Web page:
2006 was the year when I tentatively ventured out from my folk and classical backwaters and realised that actually some of this popular beat combo stuff was quite good, and that these days I could afford to buy it. 2007 was the year when I really embraced popular music. So much so that I own 2 of the top 3 albums of the year (although the Amy Winehouse was a Christmas present last year, so I can't technically count it as one of my albums of the year, which otherwise it might well be). No, I don't own an album by Leona Lewis. The other is Mika's 'Life in Cartoon Motion', which was certainly a candidate for my rock/pop album of the year, along with Rilo Kiley's 'Under the Blacklight'. But then towards the end of November I finally followed up Knititch's recommendation of Rufus Wainwright's 'Release the Stars', and at that point the competition officially closed, and I went off in search of his complete back catalogue. For sheer musical audacity it cannot be beaten (I mean, who thinks "I know what this song needs, it needs some borrowed chords from 'Phantom of the Opera'. But wait, that's still not enough, it needs, it needs - incredibly distinguished actress Sian Phillips declaiming in the grand manner, that's what it needs!"). But there's also the apparent simplicity and miniature perfection of the song 'Going to a Town'. I could go on for hours, but I won't.
Classical album of the year is a lot simpler, because I only bought one, Elin Manahan Thomas's 'Eternal Light', which Chris and I heard reviewed on Radio 4 and immediately decided we had to have. The best way I can recommend it is to say that I don't really like Baroque arias, I tend to find them ponderous, and this is an album almost entirely made up of Baroque arias. My personal favourite is the fabulous final duet of Monteverdi's 'Pur ti Miro' with a counter-tenor whose name I cannot find, but which leaves me needing a lie-down.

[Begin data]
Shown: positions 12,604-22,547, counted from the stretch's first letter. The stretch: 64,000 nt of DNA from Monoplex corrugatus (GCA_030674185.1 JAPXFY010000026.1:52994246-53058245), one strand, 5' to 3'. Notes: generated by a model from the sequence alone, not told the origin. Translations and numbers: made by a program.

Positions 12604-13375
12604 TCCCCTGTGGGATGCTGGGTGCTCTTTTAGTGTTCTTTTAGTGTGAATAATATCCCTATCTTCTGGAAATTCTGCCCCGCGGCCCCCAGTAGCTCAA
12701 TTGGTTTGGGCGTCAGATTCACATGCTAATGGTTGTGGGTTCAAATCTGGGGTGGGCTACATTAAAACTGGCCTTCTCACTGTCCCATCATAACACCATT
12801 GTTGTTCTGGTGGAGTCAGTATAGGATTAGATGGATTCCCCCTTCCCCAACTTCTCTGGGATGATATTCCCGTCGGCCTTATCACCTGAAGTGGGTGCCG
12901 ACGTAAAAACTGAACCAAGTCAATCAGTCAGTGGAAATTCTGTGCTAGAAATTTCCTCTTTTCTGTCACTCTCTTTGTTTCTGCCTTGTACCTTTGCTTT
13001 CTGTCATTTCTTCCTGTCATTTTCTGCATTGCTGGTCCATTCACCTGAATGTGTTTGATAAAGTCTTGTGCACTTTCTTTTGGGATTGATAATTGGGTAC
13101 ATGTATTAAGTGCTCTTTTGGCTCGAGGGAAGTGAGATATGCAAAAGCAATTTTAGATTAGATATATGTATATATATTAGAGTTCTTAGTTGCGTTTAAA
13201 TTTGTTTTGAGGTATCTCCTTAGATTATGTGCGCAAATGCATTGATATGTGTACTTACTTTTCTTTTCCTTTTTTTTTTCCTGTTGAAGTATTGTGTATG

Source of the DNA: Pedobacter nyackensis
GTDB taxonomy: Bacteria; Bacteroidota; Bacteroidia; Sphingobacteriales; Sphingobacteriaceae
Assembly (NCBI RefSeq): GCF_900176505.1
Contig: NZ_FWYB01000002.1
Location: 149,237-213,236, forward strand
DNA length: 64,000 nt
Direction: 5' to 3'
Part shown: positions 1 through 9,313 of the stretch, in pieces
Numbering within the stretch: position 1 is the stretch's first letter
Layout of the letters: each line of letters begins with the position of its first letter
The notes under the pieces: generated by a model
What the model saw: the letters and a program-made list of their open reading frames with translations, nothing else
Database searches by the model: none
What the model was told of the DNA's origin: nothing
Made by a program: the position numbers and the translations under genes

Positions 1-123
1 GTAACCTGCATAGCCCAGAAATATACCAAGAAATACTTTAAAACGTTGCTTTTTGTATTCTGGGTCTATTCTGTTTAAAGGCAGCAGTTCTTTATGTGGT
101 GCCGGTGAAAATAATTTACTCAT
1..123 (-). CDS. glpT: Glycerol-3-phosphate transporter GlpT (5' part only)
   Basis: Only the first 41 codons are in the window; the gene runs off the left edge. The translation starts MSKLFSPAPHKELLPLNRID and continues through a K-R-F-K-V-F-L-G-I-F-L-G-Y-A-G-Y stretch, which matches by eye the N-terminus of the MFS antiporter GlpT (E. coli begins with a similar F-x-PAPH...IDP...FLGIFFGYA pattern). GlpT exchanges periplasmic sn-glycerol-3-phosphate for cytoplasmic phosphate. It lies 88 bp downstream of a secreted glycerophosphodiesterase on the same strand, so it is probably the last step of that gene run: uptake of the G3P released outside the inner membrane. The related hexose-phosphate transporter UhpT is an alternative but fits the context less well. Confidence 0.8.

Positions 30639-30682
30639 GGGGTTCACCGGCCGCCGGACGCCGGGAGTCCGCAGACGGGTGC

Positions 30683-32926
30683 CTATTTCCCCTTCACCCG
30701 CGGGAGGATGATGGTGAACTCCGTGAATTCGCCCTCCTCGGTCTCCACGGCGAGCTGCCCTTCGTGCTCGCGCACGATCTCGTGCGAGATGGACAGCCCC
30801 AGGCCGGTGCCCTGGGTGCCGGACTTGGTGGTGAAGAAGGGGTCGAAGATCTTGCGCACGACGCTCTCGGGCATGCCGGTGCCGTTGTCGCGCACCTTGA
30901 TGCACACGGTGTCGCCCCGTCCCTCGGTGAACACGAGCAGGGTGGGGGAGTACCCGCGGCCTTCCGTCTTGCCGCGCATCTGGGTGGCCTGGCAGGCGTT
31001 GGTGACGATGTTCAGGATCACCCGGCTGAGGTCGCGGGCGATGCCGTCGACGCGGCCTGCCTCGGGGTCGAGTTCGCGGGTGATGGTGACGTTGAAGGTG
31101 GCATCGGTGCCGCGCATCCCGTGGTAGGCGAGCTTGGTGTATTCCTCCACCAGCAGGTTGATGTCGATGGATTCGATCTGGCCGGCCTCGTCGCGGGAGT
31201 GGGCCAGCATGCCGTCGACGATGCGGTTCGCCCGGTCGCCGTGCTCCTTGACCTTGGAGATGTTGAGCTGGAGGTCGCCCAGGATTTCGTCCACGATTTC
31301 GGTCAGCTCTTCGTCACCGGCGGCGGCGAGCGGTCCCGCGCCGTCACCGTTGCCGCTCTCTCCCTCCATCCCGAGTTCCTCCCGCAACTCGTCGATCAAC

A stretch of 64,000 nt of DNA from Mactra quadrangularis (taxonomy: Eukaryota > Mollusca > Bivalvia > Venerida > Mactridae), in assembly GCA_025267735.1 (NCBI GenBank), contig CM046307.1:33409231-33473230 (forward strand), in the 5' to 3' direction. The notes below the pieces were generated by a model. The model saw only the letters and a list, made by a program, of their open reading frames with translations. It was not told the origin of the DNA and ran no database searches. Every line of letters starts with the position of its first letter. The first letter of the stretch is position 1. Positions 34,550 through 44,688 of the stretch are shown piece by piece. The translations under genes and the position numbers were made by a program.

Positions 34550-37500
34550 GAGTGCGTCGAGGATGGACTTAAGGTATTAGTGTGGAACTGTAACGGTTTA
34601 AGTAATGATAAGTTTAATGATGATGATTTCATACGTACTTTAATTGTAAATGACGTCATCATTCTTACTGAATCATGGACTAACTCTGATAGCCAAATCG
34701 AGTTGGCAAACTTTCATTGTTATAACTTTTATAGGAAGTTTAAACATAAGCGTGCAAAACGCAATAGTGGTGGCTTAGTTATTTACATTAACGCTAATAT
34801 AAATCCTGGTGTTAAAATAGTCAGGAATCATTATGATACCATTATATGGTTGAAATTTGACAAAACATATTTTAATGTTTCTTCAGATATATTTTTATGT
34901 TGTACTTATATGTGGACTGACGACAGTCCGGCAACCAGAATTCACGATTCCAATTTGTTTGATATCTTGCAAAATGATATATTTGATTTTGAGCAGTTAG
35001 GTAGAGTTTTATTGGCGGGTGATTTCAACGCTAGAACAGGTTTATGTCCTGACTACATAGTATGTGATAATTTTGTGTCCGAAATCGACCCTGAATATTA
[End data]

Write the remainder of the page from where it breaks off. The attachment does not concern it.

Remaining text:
I only saw two films at the cinema this year, which is probably the lowest number for a decade, but which reflects how most of my year was spent either shut in my study with a pile of books, or in a library with an even bigger pile of books. The films in question were 'Atonement' (excellent, as I've already said) and 'Stardust' (very good).
Once I've watched every repeat going of 'Doctor Who' and 'Torchwood', then spent several hours on the rolling news services watching nothing happen, accompanied by lengthy discussions, then flicked over to 'The Hits' to watch minor pop stars of ten years ago gush about how much they love the list of videos they've just been given, there really isn't time to watch much actual television. I flirted briefly with Coronation Street, but got bored after six weeks of people arguing about the same thing over and over again, never making any discernible progress, until something unfeasibly dramatic happened. I also discovered that I have an unerring John Barrowman location device - I can find him on some channel somewhere whenever I switch on. Is it a supernatural gift? Or is it because he is ever so slightly ubiquitous? 'Doctor Who' was fabulous, and I even liked the Christmas Special (I could have forgiven Kylie practically anything for not being Catherine Tate, but she turned out to be rather good).
I went to the theatre, for the first time since my school days. We went to the Lyric Hammersmith to see the National Theatre of Scotland's production of 'The Bacchae' starring Alan Cumming (in a gold kilt and not a lot else) as the god Dionysos. I'd read that it was being produced at the Edinburgh Fringe, and thought "what a gloriously right bit of casting" but I was in the final stages of dissertation writing then, and couldn't possibly get to Edinburgh. By the time it transferred to London for a very limited season I was on the point of submitting the dissertation, and it made the perfect treat for finally getting the thing in the post. It was a wonderful production; funny (as this play should be) but also terrifying, and very very moving at the last. I only hope it isn't another ten years before I go to the theatre again.
Books are too big a subject for tonight.